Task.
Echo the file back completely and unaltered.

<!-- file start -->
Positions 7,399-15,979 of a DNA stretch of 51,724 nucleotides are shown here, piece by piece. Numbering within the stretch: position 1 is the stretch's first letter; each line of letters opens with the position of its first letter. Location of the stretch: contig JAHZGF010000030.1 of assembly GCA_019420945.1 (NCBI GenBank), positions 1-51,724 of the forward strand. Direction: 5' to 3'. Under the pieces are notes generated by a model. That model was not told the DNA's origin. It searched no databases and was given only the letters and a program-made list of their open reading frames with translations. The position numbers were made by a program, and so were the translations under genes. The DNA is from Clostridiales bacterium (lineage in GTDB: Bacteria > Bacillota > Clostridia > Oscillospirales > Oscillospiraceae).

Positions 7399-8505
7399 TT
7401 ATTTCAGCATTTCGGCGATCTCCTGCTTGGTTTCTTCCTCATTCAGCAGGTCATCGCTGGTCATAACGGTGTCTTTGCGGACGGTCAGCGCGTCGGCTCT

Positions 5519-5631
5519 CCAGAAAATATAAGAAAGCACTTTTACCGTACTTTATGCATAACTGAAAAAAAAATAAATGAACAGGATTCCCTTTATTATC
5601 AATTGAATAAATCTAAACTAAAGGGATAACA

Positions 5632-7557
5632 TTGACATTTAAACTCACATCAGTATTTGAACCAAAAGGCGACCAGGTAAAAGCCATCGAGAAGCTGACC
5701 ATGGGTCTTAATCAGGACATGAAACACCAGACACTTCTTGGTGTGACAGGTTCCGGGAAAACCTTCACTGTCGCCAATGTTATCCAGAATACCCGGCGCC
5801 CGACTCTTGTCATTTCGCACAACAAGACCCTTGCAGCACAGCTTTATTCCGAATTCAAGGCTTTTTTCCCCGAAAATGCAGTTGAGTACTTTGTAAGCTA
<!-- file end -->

Positions 7,399-15,979 of a DNA stretch of 51,724 nucleotides are shown here, piece by piece. Numbering within the stretch: position 1 is the stretch's first letter; each line of letters opens with the position of its first letter. Location of the stretch: contig JAHZGF010000030.1 of assembly GCA_019420945.1 (NCBI GenBank), positions 1-51,724 of the forward strand. Direction: 5' to 3'. Under the pieces are notes generated by a model. That model was not told the DNA's origin. It searched no databases and was given only the letters and a program-made list of their open reading frames with translations. The position numbers were made by a program, and so were the translations under genes. The DNA is from Clostridiales bacterium (lineage in GTDB: Bacteria > Bacillota > Clostridia > Oscillospirales > Oscillospiraceae).

Positions 7399-8505
7399 TT
7401 ATTTCAGCATTTCGGCGATCTCCTGCTTGGTTTCTTCCTCATTCAGCAGGTCATCGCTGGTCATAACGGTGTCTTTGCGGACGGTCAGCGCGTCGGCTCT

Positions 5519-5631
5519 CCAGAAAATATAAGAAAGCACTTTTACCGTACTTTATGCATAACTGAAAAAAAAATAAATGAACAGGATTCCCTTTATTATC
5601 AATTGAATAAATCTAAACTAAAGGGATAACA

Positions 5632-7557
5632 TTGACATTTAAACTCACATCAGTATTTGAACCAAAAGGCGACCAGGTAAAAGCCATCGAGAAGCTGACC
5701 ATGGGTCTTAATCAGGACATGAAACACCAGACACTTCTTGGTGTGACAGGTTCCGGGAAAACCTTCACTGTCGCCAATGTTATCCAGAATACCCGGCGCC
5801 CGACTCTTGTCATTTCGCACAACAAGACCCTTGCAGCACAGCTTTATTCCGAATTCAAGGCTTTTTTCCCCGAAAATGCAGTTGAGTACTTTGTAAGCTA